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Essential Statistical Methods for Medical Statistics presents only key contributions which have been selected from the volume in the Handbook of Statistics: Medical Statistics, Volume 27 (2009).
While the use of statistics in these fields has a long and rich history, the explosive growth of science in general, and of clinical and epidemiological sciences in particular, has led to the development of new methods and innovative adaptations of standard methods. This volume is appropriately focused for individuals working in these fields. Contributors are internationally renowned experts in their respective areas.
· Contributors are internationally renowned experts in their respective areas
· Addresses emerging statistical challenges in epidemiological, biomedical, and pharmaceutical research
· Methods for assessing Biomarkers, analysis of competing risks
· Clinical trials including sequential and group sequential, crossover designs, cluster randomized, and adaptive designs
· Structural equations modelling and longitudinal data analysis
Researchers, graduate students and consultants working in and studying epidemiology and medical statistics. Theorical and applied statisticians at pharmaceutical companies, the FDA, EPA and at other medically related businesses. Libraries.
1. Statistical Methods and Challenges in Epidemiology and Biomedical Research (Ross L. Prentice)
2. Statistical Methods for Assessing Biomarkers and Analyzing Biomarker Data (Stephen W. Looney, Joseph L. Hagan)
3. Linear and Non-Linear Regression Methods in Epidemiology and Biostatistics (Eric Vittinghoff, Charles E. McCulloch, David V. Glidden, Stephen C. Shiboski)
4. Count Response Regression Models (Joseph M. Hilbe, William H. Greene)
5. Mixed Models (Matthew J. Gurka, Lloyd J. Edwards)
6. Factor Analysis and Related Methods (Carol M. Woods, Michael C. Edwards)
7. Structural Equation Modeling (Kentaro Hayashi, Peter M. Bentler, Ke-Hai Yuan)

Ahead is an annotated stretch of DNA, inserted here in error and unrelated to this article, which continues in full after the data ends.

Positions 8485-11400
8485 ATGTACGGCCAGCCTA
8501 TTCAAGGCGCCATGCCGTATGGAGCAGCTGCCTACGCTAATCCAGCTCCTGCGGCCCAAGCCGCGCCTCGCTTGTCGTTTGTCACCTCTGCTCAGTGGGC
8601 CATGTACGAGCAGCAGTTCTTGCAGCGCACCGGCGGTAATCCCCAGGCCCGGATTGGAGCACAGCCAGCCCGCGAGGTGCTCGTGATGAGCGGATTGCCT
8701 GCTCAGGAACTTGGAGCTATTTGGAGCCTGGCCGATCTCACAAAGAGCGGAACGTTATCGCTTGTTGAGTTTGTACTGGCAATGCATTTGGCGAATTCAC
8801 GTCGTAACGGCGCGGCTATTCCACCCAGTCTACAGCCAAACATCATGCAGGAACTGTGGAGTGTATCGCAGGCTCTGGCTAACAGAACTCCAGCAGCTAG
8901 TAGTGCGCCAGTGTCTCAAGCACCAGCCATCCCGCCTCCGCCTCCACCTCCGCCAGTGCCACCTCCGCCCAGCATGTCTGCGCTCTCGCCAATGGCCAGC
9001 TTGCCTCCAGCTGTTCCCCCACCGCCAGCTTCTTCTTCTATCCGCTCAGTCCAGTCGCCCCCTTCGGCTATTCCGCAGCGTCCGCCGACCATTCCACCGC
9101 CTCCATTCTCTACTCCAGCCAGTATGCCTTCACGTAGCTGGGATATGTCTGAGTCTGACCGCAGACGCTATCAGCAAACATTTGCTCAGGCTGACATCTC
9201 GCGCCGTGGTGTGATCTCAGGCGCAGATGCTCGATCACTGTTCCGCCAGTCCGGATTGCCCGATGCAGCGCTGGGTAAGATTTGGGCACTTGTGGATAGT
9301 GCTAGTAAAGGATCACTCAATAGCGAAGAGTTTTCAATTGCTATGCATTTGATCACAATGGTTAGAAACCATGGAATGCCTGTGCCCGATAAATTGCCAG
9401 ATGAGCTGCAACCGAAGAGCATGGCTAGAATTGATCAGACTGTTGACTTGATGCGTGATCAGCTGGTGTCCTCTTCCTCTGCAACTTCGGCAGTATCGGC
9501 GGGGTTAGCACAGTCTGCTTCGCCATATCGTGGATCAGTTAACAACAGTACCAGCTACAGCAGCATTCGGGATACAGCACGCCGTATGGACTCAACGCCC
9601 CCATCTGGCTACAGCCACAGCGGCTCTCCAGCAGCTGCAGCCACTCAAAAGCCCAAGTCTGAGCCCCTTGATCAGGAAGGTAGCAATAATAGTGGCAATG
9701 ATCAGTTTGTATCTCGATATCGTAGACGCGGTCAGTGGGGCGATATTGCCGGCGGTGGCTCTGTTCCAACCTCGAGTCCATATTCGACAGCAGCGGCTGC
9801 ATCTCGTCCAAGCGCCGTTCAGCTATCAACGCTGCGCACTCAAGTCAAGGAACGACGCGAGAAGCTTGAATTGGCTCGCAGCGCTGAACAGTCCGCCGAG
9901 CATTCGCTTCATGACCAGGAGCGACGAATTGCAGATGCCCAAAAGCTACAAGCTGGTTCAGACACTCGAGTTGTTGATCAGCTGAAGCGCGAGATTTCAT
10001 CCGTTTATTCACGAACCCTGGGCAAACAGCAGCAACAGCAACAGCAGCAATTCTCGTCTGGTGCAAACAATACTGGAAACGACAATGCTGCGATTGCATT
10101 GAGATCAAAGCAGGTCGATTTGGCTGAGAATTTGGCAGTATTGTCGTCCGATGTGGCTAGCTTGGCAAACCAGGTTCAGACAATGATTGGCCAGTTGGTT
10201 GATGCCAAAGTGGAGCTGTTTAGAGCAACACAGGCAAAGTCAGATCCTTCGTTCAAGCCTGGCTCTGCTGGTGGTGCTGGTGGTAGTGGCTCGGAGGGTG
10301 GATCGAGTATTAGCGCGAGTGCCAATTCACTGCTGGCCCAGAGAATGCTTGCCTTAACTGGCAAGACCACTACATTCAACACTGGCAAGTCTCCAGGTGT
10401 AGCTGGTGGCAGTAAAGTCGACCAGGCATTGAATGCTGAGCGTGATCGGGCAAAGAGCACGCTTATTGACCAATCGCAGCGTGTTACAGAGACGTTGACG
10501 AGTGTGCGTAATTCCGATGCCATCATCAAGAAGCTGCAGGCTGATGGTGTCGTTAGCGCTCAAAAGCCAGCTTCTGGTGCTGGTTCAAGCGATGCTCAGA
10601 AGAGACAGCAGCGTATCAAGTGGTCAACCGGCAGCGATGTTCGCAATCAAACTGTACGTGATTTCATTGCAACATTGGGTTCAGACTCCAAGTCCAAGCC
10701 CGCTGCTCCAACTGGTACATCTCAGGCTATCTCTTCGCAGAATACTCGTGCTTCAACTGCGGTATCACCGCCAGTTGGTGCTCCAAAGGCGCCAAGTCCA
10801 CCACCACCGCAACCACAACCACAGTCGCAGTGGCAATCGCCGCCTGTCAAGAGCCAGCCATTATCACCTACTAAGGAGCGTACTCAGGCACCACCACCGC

8. Statistical Modeling in Biomedical Research: Longitudinal Data Analysis (Chengjie Xiong, Kejun Zhu, Kai Yu, J. Philip Miller)
9. Sequential and Group Sequential Designs in Clinical Trials: Guidelines for Practitioners (Madhu Mazumdar, Heejung Bang)
10. Estimation of Marginal Regression Models with Multiple Source Predictors (Heather J. Litman, Nicholas J. Horton, Bernardo Hernández, Nan M. Laird)
11. The Bayesian Approach to Experimental Data Analysis (Bruno Lecoutre)
- No. of pages:
- © North Holland 2010
- 18th November 2010
- North Holland
- Hardcover ISBN:
- eBook ISBN:
Washington University School of Medicine, St. Louis, MO, USA
"Essential Statistical Methods for Medical Statistics (hereafter ESMMS) is a shortened version of The Handbook of Statistics, Volume 27 (hereafter HS27; Rao, Miller, and Rao 2008), also edited by Drs Rao, Miller, and Rao. ESMMS contains a collection of review chapters written by renowned researchers in statistics (11 of the original 27 chapters from HS27), with the aim of providing a suitably broad, yet concise, survey of traditional and emerging topics in biomedical statistics. ESMMS is targeted to applied statisticians, with an emphasis on applications-oriented methodology. Most chapters proceed in a gentle introductory manner, but do presume a general familiarity with calculus, probability theory, and statistical modeling (random variables, likelihood functions, maximum likelihood estimation, etc.) at the level of a graduate course in biostatistics… In summary, I do believe ESMMS achieves its basic goal of providing an approachable general reference for applied statisticians. Virtually the entire text is well written, and it covers most of the material one would expect to find in such a volume. However, my own preference is for more targeted material (with specific code examples). As I sit at my desk writing this review, I am able to point to a targeted textbook for each and every chapter of ESMMS lying on the single bookshelf above my computer. In addition, while ESMMS does provide a slightly more technical treatment (and is obviously more current) than an entry-level biostatistics text, such as Fisher and Van Belle (1993), it is not clear to me whether this brings a great deal of added benefit. With that said, my recommendation for the applied statistician in search of a one-stop overview of biostatistics would be to spend the extra money and get HS27. While it is almost triple the cost, I would hazard to guess that it would be more useful, given the extensive amount of material it covers."--The American Statistician, May 2012, Vol. 66, No. 2